I'd post the recipe, but I don't think I'm allowed to. It's the Austin Homebrew 'cracked' version of Fat Tire. In terms of our methods, we were definitely sure to sanitize everything before it was used (I know that usually ends up being the problem, we definitely scrubbed everything down).

As for the smell, for lack of a better term it smells like a fart.
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Old 02-17-2010, 02:52 PM   #5
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If it smells like a "fart" then your beer probably wasn't done fermenting when you bottled it. Put them in a trash bag, inside of a safe "bomb shelter" like location like a sturdy cardboard box or rubbermaid container to condition. Typically you want to leave your beer in the primary fermenter for 3-4 weeks so the yeast can clean up after themselves, that usually clears up that "farty" smell. Let the beer sit for AT LEAST 3 weeks in the bottle at 70F, if the temp is lower then leave them longer. The smell will eventually go away, but will take longer because there are less yeasties left to clean up the mess.

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And I'd like to see my 1.080 beers ready from grain to glass in a week, and served to me by red-headed twin penthouse pets wearing garter belts and fishnet stockings, with Irish accents, calling me "master luv gun," but we can't always get what we want can we? :)
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Old 02-17-2010, 02:54 PM   #6
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Quote:
Originally Posted by -JD View Post
For the recipe we were supposed to first add an ounce of Northern Brewer (bittering) hops for 60 minutes, and then two stages of Willamette (flavoring) hops for a shorter amount of time. We mixed our hops up and put the flavoring in for 60 minutes, and the bittering hops in second. Is this what causes the smell? Or is it just that it has only been bottled for a week?
As for the mixing up of the hops I don't think that I would say that this is the cause of the smell. Bittering hops and flavoring hops are exactly the same thing. The only difference is the length of the boil of the hops. The switch may cause a difference in the amount of bitterness given to the batch as well as a slightly different aroma, but I don't think that this would cause a "fart" smell.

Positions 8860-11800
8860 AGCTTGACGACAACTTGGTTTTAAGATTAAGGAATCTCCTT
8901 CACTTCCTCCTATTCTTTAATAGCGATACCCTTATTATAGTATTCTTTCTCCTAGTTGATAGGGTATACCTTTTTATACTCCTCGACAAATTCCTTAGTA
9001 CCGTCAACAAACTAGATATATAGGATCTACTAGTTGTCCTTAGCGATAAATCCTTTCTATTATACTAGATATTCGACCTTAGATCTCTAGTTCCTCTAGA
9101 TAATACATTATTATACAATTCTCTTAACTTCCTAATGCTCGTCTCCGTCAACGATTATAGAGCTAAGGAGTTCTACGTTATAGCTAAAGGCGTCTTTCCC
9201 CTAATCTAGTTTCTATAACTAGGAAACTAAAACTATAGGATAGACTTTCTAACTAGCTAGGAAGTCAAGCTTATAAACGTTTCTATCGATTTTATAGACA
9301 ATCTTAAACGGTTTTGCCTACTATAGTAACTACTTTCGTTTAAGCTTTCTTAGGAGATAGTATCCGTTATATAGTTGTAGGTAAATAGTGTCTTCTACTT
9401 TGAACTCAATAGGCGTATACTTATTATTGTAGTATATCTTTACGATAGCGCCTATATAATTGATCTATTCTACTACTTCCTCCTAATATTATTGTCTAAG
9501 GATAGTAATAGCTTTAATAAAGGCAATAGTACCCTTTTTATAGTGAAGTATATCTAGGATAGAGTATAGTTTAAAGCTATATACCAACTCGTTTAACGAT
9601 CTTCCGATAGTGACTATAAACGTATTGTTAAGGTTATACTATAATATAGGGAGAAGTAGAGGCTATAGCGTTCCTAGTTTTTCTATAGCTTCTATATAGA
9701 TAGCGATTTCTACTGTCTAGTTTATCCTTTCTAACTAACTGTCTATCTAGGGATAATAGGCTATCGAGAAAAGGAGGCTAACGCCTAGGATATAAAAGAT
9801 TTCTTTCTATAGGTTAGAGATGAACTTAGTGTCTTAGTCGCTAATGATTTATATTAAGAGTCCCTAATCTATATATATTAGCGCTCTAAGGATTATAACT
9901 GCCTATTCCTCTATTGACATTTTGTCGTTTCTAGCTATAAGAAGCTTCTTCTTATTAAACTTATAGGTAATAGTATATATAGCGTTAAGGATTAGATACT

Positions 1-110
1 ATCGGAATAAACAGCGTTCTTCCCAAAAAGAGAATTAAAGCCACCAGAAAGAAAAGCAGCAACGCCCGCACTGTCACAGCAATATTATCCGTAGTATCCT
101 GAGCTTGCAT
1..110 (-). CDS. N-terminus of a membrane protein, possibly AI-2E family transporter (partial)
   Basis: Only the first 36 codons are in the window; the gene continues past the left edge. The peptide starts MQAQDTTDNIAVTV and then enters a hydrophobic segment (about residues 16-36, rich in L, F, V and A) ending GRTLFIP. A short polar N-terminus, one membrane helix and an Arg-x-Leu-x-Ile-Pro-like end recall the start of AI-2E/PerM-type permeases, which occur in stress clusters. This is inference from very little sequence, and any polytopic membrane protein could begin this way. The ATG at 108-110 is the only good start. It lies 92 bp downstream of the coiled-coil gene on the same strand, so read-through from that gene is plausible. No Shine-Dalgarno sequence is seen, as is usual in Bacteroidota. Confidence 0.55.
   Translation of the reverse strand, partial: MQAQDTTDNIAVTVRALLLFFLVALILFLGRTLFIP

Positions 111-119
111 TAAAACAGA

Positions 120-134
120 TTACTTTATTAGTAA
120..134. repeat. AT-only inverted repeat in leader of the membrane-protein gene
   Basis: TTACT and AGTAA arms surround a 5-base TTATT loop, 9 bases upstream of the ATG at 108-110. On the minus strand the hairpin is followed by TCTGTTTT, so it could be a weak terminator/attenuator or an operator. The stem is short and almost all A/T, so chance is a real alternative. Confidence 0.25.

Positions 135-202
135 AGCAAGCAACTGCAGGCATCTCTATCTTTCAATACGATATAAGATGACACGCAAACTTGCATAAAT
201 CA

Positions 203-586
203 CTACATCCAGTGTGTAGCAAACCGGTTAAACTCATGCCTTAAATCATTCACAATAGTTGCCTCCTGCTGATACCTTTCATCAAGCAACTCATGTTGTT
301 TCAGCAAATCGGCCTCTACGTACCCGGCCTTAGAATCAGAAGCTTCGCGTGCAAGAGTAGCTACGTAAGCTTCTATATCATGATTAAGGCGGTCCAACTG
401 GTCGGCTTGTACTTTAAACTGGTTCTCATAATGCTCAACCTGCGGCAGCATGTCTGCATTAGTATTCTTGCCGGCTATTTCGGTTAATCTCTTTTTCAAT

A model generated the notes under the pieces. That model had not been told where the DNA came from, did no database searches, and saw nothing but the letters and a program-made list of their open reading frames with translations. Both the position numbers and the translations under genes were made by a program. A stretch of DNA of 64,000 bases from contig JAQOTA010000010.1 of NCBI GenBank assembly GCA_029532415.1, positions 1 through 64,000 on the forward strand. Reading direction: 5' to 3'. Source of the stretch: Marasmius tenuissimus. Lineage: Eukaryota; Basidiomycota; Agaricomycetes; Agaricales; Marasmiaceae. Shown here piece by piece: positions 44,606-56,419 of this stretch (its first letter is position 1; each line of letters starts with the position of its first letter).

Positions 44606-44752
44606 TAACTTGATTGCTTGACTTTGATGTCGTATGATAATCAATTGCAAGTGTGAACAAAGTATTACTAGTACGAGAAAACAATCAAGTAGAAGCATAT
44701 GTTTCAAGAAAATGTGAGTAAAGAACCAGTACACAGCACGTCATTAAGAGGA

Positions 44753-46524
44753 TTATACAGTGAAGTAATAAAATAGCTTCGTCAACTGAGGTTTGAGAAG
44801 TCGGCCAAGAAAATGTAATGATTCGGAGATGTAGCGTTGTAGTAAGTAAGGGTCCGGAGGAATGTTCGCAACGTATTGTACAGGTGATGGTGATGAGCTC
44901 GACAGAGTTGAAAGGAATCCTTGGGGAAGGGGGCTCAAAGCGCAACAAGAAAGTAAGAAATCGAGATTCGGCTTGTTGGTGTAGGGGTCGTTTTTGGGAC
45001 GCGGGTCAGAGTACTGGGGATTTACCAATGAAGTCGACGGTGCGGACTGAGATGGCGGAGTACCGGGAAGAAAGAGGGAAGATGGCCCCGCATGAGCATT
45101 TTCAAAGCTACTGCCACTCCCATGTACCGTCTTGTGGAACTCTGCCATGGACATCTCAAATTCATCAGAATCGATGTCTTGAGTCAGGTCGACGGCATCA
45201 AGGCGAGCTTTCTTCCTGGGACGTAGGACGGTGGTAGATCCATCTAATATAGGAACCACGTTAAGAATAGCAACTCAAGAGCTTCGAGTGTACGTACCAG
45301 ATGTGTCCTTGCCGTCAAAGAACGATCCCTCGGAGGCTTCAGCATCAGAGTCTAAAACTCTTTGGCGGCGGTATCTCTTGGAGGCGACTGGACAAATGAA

The flavor/smell will definitely get better with additional time in the bottles. I also agree with scrambledegg81 that short time may cause a few bottle bombs so beware. As a general rule of thumb I am leaving my batch in the primary for at least two weeks, preferrably the Revvy rule of at least three weeks if I am not in a hurry.
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Old 02-17-2010, 02:59 PM   #7
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The smell sounds like Sulfur. Check out this link for off flavors or aromas:

http://www.homebrewzone.com/sulfur.htm

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Old 02-17-2010, 03:08 PM   #8
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As a resident of Texas I'm familiar with the smell of sulfur and that definitely isn't it. My roommate thinks I may be exaggerating the strength of the smell, but it definitely isn't a normal beer smell. I can report back in two weeks when the bottling process is done and let you guys know if the smell goes away any.

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Old 02-17-2010, 03:09 PM   #9
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Do a search for "rhino farts" on this forum. It's just the yeast farting out CO2.

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And I'd like to see my 1.080 beers ready from grain to glass in a week, and served to me by red-headed twin penthouse pets wearing garter belts and fishnet stockings, with Irish accents, calling me "master luv gun," but we can't always get what we want can we? :)
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Old 02-17-2010, 04:01 PM   #10
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I had the same experience with ABV on my first beer, drinking one felt like I drank 3! I had no hydrometer reading, nor reason to believe that it was such a high ABV, but that stuff was potent! Anyways, I havent had it happen since and it faded as the beer aged.